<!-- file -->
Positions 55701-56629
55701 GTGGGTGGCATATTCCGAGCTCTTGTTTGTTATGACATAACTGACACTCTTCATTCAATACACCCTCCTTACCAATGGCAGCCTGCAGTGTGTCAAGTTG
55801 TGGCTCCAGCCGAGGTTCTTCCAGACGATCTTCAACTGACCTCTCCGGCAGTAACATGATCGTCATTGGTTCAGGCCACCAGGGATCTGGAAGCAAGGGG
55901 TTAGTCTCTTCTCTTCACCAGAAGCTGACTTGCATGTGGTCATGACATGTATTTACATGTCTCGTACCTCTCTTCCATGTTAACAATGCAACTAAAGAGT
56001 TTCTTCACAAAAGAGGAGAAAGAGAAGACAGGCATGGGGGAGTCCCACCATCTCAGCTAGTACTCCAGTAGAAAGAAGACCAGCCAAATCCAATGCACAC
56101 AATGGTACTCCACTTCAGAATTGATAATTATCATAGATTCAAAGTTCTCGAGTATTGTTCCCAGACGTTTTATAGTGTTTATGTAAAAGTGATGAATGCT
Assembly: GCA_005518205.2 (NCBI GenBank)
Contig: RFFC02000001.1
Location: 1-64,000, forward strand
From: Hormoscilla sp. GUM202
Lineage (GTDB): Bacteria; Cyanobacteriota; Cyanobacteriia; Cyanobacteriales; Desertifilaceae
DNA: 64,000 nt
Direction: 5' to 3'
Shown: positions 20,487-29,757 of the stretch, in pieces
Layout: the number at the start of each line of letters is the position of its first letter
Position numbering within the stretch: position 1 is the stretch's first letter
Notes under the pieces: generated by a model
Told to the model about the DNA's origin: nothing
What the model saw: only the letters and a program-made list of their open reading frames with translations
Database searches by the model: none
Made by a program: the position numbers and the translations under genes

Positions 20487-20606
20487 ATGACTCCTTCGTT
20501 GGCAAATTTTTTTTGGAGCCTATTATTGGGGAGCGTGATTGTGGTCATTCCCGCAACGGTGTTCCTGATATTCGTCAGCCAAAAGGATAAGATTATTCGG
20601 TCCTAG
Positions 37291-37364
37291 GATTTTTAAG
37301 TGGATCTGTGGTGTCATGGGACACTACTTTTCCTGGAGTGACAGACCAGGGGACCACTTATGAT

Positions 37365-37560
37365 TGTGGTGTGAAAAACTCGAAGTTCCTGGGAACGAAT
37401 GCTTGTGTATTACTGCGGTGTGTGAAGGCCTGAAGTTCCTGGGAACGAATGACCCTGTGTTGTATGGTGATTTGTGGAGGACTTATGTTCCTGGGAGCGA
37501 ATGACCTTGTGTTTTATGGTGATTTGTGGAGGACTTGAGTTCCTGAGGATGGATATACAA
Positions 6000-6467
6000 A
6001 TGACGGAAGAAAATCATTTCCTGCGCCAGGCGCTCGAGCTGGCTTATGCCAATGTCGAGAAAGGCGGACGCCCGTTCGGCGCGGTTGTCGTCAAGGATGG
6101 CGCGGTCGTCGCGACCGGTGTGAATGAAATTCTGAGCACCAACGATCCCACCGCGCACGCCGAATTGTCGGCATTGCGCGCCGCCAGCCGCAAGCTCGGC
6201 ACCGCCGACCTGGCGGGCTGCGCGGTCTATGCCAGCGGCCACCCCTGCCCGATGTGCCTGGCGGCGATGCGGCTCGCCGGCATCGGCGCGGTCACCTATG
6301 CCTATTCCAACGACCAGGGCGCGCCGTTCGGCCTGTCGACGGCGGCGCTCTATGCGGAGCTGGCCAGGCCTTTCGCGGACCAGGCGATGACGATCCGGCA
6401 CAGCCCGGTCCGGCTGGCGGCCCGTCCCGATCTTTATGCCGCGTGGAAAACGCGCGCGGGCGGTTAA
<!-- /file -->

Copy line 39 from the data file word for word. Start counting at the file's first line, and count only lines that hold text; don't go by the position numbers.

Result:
6401 CAGCCCGGTCCGGCTGGCGGCCCGTCCCGATCTTTATGCCGCGTGGAAAACGCGCGCGGGCGGTTAA